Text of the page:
Is there room for intuition in business? Yes, sometimes in business it is more important to follow your guts.
Ivan Misner, Entrepreneur, September 26, 2020
Is there room for intuition in business? Yes, most definitely. Decades ago, I may have thought differently, but over the years I have changed my opinion and believe that intuition can be another tool in the business tool belt.
The definition of intuition is the “direct perception of truth or facts, independent of any reasoning process; it is an immediate apprehension or a keen and quick insight into something.”
Years ago, I read a science fiction book that talked about “intuits,” people in their society who seemed to understand things instinctually. Intuits were thought to have this incredible ability to have immediate cognition of a situation. But the truth was, the intuits developed the skill to quickly assemble the facts, analyze the data and predict probabilities based on their field of expertise.
Yes, the book was science fiction but it made a statement that really resonated with me. It said something that totally flies in the face of the definition above. It said intuits trained for many years in very specific fields and that it wasn’t an instinctual understanding of an issue but, in fact, it was about quickly using reasoning given their amassed understanding of particular issues. In the real world, that’s basically what predictive analytics do using computers today.
Having reconsidered my opinion on instincts, I noticed that as I acquired more experience in my field, I found myself better at assessing issues quickly and having a “gut feeling” about the direction I should go. What I had presumed was instinct was — at least in part — quickly assessing the situation given my amassed knowledge of a particular subject.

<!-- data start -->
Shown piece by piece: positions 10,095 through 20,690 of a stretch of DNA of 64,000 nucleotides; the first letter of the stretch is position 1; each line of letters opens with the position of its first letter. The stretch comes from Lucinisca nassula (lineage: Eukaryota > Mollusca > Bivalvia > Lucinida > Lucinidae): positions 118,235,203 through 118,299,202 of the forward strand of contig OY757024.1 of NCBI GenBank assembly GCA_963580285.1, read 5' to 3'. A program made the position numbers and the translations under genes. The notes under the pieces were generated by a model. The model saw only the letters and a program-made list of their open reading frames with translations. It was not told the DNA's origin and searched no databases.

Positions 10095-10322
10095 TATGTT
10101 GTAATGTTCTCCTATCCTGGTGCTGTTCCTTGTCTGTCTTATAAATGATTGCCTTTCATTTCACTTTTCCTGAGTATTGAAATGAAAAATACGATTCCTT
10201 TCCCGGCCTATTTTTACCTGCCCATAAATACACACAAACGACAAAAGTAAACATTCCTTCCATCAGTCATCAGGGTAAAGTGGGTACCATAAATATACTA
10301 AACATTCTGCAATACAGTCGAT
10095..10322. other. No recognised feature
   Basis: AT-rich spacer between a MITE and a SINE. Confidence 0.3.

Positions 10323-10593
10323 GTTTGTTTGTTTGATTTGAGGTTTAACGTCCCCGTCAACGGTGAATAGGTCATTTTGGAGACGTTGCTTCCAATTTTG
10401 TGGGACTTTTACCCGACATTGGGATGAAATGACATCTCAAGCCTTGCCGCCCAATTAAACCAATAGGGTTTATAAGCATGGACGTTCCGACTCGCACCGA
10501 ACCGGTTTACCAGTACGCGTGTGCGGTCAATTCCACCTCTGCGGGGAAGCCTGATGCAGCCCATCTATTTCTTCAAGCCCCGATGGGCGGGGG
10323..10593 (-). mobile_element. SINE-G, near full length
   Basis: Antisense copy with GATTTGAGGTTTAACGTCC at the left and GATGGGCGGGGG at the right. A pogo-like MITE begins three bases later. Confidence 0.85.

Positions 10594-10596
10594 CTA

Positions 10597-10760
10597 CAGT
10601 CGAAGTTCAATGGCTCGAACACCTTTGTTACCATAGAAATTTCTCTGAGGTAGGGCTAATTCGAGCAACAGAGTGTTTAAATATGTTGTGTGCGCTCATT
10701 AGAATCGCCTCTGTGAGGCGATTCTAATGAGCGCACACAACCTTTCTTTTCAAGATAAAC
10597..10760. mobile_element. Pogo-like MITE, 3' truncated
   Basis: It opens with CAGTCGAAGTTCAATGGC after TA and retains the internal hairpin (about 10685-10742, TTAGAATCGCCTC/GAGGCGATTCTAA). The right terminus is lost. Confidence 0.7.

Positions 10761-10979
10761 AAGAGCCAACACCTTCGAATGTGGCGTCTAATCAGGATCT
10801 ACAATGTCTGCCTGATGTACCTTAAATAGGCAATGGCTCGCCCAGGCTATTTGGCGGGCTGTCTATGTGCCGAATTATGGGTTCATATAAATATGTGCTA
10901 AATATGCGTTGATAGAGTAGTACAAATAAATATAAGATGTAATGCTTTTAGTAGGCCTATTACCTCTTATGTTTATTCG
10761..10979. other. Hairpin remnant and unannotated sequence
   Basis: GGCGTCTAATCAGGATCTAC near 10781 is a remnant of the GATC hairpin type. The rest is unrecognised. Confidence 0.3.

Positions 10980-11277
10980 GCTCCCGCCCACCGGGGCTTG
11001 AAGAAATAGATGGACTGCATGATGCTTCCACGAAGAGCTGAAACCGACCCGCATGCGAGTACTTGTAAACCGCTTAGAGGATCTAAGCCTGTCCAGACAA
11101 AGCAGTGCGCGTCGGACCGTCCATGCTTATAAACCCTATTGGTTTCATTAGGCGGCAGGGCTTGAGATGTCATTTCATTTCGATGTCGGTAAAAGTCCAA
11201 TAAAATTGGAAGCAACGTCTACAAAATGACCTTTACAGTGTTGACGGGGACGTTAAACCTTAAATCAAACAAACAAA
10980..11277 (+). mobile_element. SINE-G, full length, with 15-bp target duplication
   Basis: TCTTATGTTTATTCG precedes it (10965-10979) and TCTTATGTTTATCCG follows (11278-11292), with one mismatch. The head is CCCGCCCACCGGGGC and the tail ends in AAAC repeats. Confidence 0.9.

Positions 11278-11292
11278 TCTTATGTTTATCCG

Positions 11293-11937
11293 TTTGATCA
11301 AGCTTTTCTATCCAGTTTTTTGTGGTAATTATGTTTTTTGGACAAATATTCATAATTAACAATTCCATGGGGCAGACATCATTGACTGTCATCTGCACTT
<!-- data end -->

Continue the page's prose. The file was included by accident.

What some people think of as “instinct” might in fact be this amassed knowledge applied rapidly. In fact, I recently had someone drop me a note about a particular challenge he was having. I gave him some advice and in an email response discussing the resolution of the issue, he said I had assessed a particular problem accurately and concluded by saying, “your gut instinct is amazing!” Truth be told, it was partly intuition but predominantly my years and years of seeing situations like this and quickly assessing the problem and offering a solution. In my very own narrow field, I looked like an intuit.
As I acquired more experience, I learned to follow my intuition or “gut” more and more. Trust me when I say it is not infallible, but I no longer take it for granted. I listen to the gut feeling far more today than I did when I was in my 20s or 30s.
Haven’t we all been in situations where we had a feeling we should do something but we didn’t? When that creates a problem, we look back on it and clearly see why we should have followed our intuition.
Our intuition, at least in part, is probably related to the experiences we’ve had and what we are doing is quickly processing an interpretation of a situation based on those experiences. On the other hand, I suppose it could be a heightened sense of ESP — but I’m thinking it’s the former.